Pathways to the 2023 IHP thematic program Random Processes in the Brain/Seminars

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HOMEPARTICIPANTSWEBINARSDISCUSSIONFURTHER CONTENT
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Markus Diesmann

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Seminar video recording; slide deck.
Single-neuron model in cortical context
  • Speaker: Markus Diesmann, Jülich Research Centre
  • Date: Tuesday, May 31, 2022
  • Abstract: In the preparation of the 2023 IHP thematic program "Random Processes in the Brain" the question came up how relevant the single-neuron model is for cortical dynamics and function. Given the plethora of single-neuron models available, insight into their differential effects on the network level would give theoreticians guidance on which model to choose for which research question. The purpose of this talk is to outline a small project approaching this question which could be carried out in the framework of the thematic program in a collaboration of several labs. The talk first presents a well-studied full-density network model of the cortical microcircuit as a suitable reference network. The proposal is to replace the original single-neuron model by alternative common single-neuron models and to quantify the impact on the network level. For this purpose the presentation reviews a range of common single-neuron models as candidates and a set of measures like firing rate, irregularity, and the power spectrum. It seems achievable that all relevant neuron models can be formulated in the domain-specific language NESTML and data analysis be carried out in the Elephant framework such that a reproducible digital workflow for the project can be constructed. A minimal scope of the investigation covers a static network in a stationary state. However, there are indications in the literature that the conventional constraints on network activity are weak. Furthermore, hypotheses on the function of the cortical microcircuit depend on the transient interaction between cortical layers, synaptic plasticity, and a separation of dendritic and somatic compartments. Therefore, we need to carefully debate how the scope of an initial exploration can usefully be restricted.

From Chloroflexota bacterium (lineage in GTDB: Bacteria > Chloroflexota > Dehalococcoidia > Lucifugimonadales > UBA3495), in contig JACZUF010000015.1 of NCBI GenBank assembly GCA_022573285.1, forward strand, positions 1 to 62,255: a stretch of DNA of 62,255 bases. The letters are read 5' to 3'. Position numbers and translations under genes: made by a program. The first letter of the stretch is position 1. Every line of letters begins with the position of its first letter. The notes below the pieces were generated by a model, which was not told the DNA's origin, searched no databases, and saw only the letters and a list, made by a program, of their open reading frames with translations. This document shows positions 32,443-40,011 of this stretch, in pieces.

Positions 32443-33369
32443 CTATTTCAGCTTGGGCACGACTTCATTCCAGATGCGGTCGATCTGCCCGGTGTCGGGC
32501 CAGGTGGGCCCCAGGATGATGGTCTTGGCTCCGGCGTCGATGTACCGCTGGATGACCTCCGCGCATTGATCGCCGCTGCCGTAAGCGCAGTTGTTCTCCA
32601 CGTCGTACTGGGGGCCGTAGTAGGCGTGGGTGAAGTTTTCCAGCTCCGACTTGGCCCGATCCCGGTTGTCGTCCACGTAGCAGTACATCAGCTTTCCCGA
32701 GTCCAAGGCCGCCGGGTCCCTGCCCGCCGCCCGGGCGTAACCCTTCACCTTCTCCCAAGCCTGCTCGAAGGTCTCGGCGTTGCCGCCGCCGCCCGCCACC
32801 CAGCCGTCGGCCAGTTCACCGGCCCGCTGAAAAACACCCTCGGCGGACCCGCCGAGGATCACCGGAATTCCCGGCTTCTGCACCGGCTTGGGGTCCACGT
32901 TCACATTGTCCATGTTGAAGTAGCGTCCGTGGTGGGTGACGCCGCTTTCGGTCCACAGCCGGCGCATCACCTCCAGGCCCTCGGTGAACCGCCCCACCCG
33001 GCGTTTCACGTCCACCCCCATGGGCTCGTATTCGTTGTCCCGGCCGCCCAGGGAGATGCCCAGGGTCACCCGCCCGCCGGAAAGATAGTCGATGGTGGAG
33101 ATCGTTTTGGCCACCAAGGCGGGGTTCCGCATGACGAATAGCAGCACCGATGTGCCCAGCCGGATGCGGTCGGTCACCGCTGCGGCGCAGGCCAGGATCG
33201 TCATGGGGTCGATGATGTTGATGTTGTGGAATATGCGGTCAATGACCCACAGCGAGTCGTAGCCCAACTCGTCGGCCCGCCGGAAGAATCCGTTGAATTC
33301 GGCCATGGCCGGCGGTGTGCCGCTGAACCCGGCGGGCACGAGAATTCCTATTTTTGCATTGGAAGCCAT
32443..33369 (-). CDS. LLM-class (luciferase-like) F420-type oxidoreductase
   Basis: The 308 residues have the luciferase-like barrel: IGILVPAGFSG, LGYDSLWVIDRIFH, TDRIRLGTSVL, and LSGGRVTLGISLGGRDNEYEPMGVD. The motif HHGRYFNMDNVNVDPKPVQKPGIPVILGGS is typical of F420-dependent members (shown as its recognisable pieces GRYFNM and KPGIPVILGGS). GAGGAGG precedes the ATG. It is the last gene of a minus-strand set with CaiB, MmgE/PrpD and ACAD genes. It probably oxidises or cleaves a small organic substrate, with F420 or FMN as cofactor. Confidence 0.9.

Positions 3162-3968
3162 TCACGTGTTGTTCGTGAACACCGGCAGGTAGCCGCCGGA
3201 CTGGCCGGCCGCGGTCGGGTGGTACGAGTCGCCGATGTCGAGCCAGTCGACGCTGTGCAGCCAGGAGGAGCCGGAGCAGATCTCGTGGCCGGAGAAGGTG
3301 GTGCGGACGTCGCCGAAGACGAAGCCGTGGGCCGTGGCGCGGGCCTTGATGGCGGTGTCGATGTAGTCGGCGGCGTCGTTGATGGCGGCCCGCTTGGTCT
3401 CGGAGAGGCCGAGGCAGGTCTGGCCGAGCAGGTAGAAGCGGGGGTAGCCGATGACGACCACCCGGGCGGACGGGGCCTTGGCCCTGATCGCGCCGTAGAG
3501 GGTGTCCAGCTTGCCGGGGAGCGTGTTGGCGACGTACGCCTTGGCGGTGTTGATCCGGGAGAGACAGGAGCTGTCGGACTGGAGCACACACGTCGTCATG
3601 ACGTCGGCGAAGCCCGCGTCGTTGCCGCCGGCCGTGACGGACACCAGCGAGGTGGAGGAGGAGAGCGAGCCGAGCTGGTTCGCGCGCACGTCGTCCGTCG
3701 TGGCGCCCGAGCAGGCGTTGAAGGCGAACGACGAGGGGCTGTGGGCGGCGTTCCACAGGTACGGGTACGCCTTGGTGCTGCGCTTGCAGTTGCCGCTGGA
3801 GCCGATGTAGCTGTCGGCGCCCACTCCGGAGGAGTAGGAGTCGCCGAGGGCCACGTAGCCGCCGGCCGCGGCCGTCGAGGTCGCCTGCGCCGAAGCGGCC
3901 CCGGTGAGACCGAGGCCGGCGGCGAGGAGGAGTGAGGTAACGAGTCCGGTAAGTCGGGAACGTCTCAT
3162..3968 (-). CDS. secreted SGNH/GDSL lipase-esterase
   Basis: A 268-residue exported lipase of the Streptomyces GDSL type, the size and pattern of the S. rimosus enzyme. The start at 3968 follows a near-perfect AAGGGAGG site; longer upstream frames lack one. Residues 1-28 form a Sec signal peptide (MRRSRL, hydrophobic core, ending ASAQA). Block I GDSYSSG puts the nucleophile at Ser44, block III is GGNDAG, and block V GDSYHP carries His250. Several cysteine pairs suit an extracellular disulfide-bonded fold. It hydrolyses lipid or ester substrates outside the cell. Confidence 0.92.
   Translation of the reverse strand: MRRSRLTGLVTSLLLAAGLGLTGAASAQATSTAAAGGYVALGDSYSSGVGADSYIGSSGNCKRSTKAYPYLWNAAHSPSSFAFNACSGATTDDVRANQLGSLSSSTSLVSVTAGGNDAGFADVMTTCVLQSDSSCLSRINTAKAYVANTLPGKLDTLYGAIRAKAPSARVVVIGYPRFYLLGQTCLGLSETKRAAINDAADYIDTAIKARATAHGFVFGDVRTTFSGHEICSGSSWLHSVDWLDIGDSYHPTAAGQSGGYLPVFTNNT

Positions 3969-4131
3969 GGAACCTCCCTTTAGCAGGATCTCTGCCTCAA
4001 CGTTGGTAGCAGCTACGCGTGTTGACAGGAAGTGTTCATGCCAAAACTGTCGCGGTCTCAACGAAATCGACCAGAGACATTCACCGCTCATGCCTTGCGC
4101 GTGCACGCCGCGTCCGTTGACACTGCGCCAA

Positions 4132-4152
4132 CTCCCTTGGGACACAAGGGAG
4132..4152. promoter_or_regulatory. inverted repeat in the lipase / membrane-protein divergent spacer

Peter F Liddle

Disorganization of mental activity in psychosis.jpg
Seminar video recording.
Disorganization of mental activity in psychosis
  • Speaker: Peter F Liddle, Institute of Mental Health, University of Nottingham
  • Date: Tuesday, April 26, 2022